Wildy logo
(020) 7242 5778

Wildy’s Book News

Book News cover photo

Vol 23 No 5 May/June 2018

Book of the Month

Cover of Drafting Commercial Agreements

Drafting Commercial Agreements

Price: £110.00

Offers for Newly Called Barristers & Students

Special Discounts for Newly Called & Students

Read More ...

Secondhand & Out of Print

Browse Secondhand Online


Lowe legislation jp
Sealy millman 2018 jp
Desmith out now
Luba housing

Legal Pluralism and Development: Scholars and Practitioners in Dialogue

Edited by: Brian Z. Tamanaha, Caroline Sage, Michael Woolcock

ISBN13: 9781107019409
Published: July 2012
Publisher: Cambridge University Press
Country of Publication: UK
Format: Hardback
Price: £72.00
Paperback edition , ISBN13 9781107690905

Despatched in 6 to 8 days.

Previous efforts at legal development have focused almost exclusively on state legal systems, many of which have shown little improvement over time. Recently, organizations engaged in legal development activities have begun to pay greater attention to the implications of local, informal, indigenous, religious and village courts or tribunals, which often are more efficacious than state legal institutions, especially in rural communities.

Legal pluralism is the term applied to these situations because these institutions exist alongside official state legal systems, usually in a complex or uncertain relationship.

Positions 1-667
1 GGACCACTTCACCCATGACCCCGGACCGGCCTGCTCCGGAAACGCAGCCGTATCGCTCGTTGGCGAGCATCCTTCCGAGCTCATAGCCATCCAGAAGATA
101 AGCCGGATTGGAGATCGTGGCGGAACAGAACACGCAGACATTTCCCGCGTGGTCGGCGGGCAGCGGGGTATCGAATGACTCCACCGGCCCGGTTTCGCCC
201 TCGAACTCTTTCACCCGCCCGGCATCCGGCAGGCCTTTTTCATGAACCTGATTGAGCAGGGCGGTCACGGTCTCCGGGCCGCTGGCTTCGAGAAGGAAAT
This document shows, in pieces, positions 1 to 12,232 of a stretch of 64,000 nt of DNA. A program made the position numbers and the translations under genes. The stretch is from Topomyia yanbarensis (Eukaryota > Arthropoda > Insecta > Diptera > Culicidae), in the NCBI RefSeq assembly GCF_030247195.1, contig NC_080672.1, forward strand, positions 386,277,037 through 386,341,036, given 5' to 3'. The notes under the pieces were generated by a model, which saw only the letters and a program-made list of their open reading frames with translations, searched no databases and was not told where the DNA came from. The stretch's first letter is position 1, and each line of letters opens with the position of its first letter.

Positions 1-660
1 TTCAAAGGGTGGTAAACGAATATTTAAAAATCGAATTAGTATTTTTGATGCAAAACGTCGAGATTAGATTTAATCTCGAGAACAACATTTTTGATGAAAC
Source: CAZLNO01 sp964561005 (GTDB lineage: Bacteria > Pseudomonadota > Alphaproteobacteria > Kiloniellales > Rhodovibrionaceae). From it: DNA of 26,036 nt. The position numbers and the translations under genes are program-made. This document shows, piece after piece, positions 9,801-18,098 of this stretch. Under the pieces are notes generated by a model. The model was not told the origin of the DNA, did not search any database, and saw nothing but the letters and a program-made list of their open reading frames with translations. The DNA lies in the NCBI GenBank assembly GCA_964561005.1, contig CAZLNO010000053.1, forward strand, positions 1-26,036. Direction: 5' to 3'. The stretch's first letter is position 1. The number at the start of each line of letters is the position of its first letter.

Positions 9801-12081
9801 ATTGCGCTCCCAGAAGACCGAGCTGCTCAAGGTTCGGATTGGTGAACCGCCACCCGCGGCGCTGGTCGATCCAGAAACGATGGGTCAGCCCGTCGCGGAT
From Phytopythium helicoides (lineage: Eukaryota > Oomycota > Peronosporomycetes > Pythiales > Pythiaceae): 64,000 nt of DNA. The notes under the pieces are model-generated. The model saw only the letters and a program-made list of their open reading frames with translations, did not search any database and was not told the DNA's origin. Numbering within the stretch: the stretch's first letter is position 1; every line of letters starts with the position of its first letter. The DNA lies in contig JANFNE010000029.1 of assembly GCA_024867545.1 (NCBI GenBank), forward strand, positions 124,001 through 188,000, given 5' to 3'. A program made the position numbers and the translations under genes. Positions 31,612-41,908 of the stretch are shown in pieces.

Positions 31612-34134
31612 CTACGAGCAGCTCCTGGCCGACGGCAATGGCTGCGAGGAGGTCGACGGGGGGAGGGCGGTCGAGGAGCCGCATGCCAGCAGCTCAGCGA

Although academics, especially legal anthropologists and sociologists, have discussed legal pluralism for decades, their work has not been consulted in the development context. This book brings together, in a single volume, contributions from academics and practitioners to explore the implications of legal pluralism for legal development.

Part I. Origins and Contours:
1. Historical perspectives on legal pluralism Lauren Benton
2. The rule of law and legal pluralism in development Brian Z. Tamanaha
3. Bendable rules: the development implications of human rights pluralism David Kinley
4. Legal pluralism and legal culture: mapping the terrain Sally Engle Merry
5. Towards equity in development when the law is not the law: reflections on legal pluralism in practice Daniel Adler and So Sokbunthouen

Part II. Theoretical Foundations and Conceptual Debates:
6. Sustainable diversity in law H. Patrick Glenn
7. Legal pluralism 101 William Twining
8. The development 'problem' of legal pluralism: an analysis and steps towards solutions Gordon R. Woodman
9. Institutional hybrids and the rule of law as a regulatory project Kanishka Jayasuriya
10. Some implications of the application of legal pluralism to development practice Doug J. Porter

Part III. From Theory to Practice:
11. Legal pluralism and international development agencies: state building or legal reform Julio Faundez
12. Access to property and citizenship: marginalization in a context of legal pluralism Christian Lund
13. The publicity 'defect' of customary law Varun Gauri
14. Unearthing pluralism: mining, multilaterals and the state Meg Taylor and Nicholas Menzies
15. The problem with problematizing legal pluralism: lessons from the field Deborah H. Isser.